After learning about these laws around the statute of limitations on debts in Australia, it’s easy to think that you should take your time with your debt payoff process. If debts essentially become unenforceable after 6 years, why bother paying or making a debt arrangement at all?
While this might be true, this is simply not a practical option.
The longer you take to pay your debts, the more likely this will negatively affect your credit score. You could face a number of negative actions:
- Legal action – First, the lender could take legal action. It is common for the lender to take any legal action once a debt goes into default. The courts could enforce a debt repayment through seizing your property or filing a judgement against you.
- Debt collector – Because collecting these funds takes time (and money), many lenders sell debts to debt collectors. These companies will take on predatory practices to go after debts, leading to ongoing annoyances and even harassment.
- Credit score – Failing to pay your debt will plummet your credit score if you’re not careful. This could make it hard to find housing or secure a loan in the future.
- Higher interest and fees – Many lenders add additional repayment fees or increase your interest rate if you fail to pay on time.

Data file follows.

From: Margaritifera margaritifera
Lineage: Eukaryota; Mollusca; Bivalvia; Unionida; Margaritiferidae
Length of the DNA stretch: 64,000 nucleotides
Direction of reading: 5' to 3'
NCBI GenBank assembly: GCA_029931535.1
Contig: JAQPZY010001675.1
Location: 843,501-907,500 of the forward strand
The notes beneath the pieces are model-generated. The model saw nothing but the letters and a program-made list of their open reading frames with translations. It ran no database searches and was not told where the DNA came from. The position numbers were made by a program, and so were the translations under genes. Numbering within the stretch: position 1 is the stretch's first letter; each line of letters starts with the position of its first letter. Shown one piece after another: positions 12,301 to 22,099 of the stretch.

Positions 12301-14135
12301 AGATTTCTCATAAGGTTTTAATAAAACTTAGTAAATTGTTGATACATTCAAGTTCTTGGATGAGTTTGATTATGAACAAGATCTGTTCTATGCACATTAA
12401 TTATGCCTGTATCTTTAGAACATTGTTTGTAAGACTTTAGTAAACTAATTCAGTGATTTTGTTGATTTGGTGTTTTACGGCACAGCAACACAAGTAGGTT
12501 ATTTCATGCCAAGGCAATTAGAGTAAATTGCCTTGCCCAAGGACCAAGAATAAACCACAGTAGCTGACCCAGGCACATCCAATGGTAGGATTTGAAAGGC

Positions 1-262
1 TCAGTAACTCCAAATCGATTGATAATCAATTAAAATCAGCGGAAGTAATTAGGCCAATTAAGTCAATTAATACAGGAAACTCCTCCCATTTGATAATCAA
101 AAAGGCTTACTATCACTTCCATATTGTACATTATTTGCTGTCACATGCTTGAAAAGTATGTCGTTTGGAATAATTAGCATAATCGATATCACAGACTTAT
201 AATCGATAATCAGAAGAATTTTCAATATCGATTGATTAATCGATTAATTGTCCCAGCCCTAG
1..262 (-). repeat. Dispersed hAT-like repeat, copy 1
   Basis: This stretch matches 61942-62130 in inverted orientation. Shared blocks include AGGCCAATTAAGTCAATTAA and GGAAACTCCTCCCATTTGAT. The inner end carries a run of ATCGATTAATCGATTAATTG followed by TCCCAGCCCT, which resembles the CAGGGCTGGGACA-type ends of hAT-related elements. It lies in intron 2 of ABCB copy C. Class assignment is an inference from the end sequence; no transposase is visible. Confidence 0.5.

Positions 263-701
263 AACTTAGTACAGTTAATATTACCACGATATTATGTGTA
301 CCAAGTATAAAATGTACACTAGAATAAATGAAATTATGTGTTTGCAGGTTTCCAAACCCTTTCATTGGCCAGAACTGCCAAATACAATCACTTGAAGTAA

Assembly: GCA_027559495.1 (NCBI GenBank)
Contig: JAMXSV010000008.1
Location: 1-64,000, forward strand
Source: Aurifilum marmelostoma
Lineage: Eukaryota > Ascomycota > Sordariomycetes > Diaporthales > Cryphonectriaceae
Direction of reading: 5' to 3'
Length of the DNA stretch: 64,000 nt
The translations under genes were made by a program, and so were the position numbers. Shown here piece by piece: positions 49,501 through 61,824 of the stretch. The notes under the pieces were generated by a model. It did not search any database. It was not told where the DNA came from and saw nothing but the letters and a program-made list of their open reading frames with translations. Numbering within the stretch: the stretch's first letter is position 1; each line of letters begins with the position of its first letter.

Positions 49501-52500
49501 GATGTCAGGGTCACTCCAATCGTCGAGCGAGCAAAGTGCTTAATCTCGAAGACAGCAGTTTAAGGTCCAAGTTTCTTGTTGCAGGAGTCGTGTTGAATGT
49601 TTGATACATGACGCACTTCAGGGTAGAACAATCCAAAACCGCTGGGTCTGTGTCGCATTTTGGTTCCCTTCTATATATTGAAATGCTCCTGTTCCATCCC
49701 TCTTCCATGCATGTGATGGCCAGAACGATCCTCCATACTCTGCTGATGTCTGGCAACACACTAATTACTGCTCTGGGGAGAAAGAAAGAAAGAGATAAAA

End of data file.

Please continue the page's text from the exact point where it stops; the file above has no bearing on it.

- Court – Sometimes, you might be asked to appear in court for your debts if legal action is taken against you. At this step, you might need an attorney or stronger legal defence. This can be expensive and time-consuming.
- Bankruptcy – Finally, you could be forced into bankruptcy if you’re unable to pay your debts. While this will release you from most debts, it will also impact your financial future.
It’s always better to pay on time and to create a strong debt payoff strategy. Though it might sound challenging, there is always a way forward towards a brighter financial future. No matter your long-term financial goals, make sure you have a plan to handle your debts.
Understanding your rights when it comes to your debts is always important. You should be familiar with the Australian statute of limitations surrounding debt so you know if you have to pay old debts. However, use this knowledge to your advantage by managing your debts properly in the first place.